Spain steps up security after spate of letter bombs, including one that exploded at Ukrainian embassy

Spain said Thursday it was boosting security measures after a series of letter bombs was discovered in the country, including one that was sent to Spain’s prime minister last week.


The latest bomb, sent to an air force base near Madrid, was discovered before dawn Thursday, after one exploded at the Ukrainian embassy in the capital Madrid Wednesday, injuring a member of staff, and another was deactivated at an arms manufacturer.


The device addressed to Prime Minister Pedro Sanchez arrived in the post at his official Moncloa compound on November 24 and his security detail singled it out as suspicious.


After establishing a security perimeter, they conducted a “controlled explosion” of the envelope, an interior ministry statement said.


The bomb “would be similar, for its features and content” to those received on Wednesday at the Ukrainian embassy in Madrid and at the arms manufacturer Instalaza in Zaragoza, and on Thursday at Spain’s Torrejon air force base near Madrid, the statement said.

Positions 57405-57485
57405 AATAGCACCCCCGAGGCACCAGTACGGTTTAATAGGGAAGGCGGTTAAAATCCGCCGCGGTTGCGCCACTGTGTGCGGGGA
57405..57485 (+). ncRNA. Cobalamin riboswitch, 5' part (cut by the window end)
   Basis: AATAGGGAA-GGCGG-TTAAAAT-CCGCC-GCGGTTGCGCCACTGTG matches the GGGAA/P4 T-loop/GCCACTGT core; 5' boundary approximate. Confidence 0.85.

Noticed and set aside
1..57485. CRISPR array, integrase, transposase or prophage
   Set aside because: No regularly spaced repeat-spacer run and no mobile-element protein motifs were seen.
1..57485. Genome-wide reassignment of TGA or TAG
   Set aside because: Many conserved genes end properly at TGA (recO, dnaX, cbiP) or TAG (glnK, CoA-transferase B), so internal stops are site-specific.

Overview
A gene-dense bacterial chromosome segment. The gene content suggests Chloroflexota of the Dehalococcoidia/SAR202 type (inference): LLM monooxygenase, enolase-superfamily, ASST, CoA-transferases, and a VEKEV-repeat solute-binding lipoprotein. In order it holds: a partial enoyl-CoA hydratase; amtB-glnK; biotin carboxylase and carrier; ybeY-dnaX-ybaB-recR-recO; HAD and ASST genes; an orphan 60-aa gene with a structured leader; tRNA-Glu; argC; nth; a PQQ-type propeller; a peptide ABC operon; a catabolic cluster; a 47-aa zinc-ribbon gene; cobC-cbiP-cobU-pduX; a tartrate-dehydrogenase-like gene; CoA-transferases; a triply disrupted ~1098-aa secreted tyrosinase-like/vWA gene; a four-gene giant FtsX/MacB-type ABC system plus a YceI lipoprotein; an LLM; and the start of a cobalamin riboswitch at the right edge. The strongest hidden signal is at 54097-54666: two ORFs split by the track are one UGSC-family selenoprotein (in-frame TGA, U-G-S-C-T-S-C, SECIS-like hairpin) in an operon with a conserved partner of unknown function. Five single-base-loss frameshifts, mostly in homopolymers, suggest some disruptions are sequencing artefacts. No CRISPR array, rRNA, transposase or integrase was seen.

The most recent letter bomb was intercepted just before dawn Thursday after being sent to the Torrejon air force base.


The letters were likely sent from Spanish territory, said Secretary of State for Security Rafael Perez on Thursday.


Both Perez and Interior Minister Fernando Grande Marlaska, who later spoke separately with reporters, said that people should remain “calm.”


Perez went on to say that there are not enough reasons to justify raising a terror threat just yet.


Marlaska told reporters that he could not provide any further details.

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